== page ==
Despite the challenges posed on the UK healthcare system resulting from the COVID-19 pandemic, speech and language therapists have been able to adapt their ways of working, develop specialist skills and innovate strategies to manage the consequences of a new disease. On the other hand, speech and language therapy services in the UK have, for several reasons, reduced over the acute-stage of the pandemic, and it is probable that a large proportion of patients have not received the provision they would have normally been offered. The findings we present here provide a broad insight into the ways in which this has occurred from a national perspective, which appear very much in line with reports from other UK-based allied health professions (30).
Investigating such changes, and thus assessing the impact of the pandemic, is challenging. One of the advantages of a dedicated and flexible national database, such as the ROOT, is that it provides information which can be interrogated when there is a major unanticipated disruption, such as a pandemic. This allows for analysis of the impact on services and patients exposing negative and positive effects. By comparing information gathered during the first wave of the COVID-19 crisis in the UK, with that from an identical time-period in 2019, we have been able to illustrate some of the impacts of the outbreak on usual care. The survey of professionals provides further information explaining and complementing that gathered on the database and assisting with its interpretation. Whilst we acknowledge that we cannot generalize the findings from our investigations too widely due to the opt-in and non-stratified methodologies used, it can nonetheless offer a unique perspective on UK SLT provision both before and after the onset of the COVID-19 pandemic. In so doing, we have been able to investigate specific questions posed, regarding its impact.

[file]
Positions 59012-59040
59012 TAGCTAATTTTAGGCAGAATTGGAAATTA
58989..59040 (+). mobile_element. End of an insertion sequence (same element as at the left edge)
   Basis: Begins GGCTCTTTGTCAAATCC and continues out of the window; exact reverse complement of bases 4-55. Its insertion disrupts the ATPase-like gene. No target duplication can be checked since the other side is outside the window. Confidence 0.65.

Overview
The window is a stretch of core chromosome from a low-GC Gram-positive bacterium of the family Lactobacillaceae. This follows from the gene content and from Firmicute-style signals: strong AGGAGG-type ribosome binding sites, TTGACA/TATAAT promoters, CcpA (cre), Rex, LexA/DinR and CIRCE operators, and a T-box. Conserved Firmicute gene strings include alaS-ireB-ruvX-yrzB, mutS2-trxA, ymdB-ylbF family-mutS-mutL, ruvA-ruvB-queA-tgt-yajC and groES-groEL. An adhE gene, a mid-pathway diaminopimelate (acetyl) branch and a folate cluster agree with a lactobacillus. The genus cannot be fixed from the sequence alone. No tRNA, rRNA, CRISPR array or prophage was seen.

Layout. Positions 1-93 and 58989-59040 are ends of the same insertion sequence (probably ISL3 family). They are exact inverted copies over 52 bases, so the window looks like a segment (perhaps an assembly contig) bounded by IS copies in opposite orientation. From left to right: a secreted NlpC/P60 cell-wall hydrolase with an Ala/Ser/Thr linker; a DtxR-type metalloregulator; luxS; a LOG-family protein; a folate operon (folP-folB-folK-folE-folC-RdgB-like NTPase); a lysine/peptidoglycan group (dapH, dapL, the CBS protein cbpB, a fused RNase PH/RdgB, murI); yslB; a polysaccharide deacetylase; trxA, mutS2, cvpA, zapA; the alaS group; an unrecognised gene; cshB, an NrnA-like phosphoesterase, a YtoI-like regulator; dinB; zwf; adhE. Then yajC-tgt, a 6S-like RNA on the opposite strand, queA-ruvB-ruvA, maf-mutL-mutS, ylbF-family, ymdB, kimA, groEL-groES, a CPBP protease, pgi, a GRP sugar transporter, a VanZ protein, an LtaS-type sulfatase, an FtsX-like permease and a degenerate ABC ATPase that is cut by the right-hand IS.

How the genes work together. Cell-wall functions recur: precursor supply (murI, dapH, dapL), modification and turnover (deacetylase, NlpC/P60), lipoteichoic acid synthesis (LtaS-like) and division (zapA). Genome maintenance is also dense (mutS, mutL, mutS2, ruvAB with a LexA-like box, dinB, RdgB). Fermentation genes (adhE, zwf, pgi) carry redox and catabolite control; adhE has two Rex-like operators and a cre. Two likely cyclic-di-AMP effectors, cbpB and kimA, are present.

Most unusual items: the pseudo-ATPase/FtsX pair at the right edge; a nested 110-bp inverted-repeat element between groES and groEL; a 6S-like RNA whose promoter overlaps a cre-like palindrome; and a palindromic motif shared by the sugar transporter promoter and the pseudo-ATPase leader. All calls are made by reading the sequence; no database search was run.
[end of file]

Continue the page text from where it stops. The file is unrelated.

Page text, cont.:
Changes to Referrals to and Service Delivery of Speech and Language Therapy
Overall, the data presented here suggests that SLTs have observed substantial changes to the number of referrals to SLT, and the amount and process of therapy that they have delivered, following the UK's COVID-19 response. This is perhaps not surprising given the national restrictions and is in line with reports on the general landscape of non-COVID-19 NHS care during the pandemic (31). Indeed, it is clear from both datasets that, similar to other services (30), there has been a reduction in routine SLT caseloads. This may in part be caused by fewer new referrals for the assessment and treatment of speech, language and communication disorders. Additionally, it is likely to be an effect of SLTs being unable to provide intervention to individuals on existing caseloads following the closure of settings during lockdown, and patients opting not to access services at this time. The findings from the survey provide insight into these changes, specifically the 2019/20 year-on-year referrals, but also the finding relating to the high proportion of services which had to adopt different methods of service delivery. There has been an increase in the provision of services in different settings delivering therapy remotely using a variety of technologies, which is likely to have disadvantaged those from socially deprived areas (32) or the very elderly (33). The “switchover” to telehealth has been one of the widest reported changes to healthcare in this period (34, 35), despite its subsequent problematizing with regard to how this approach may exclude many patients without access to technology (36). These issues are likely to underpin the reduction in treatment episodes recorded on the ROOT for the pandemic.
Impact on Neurorehabilitation Speech and Language Therapy Services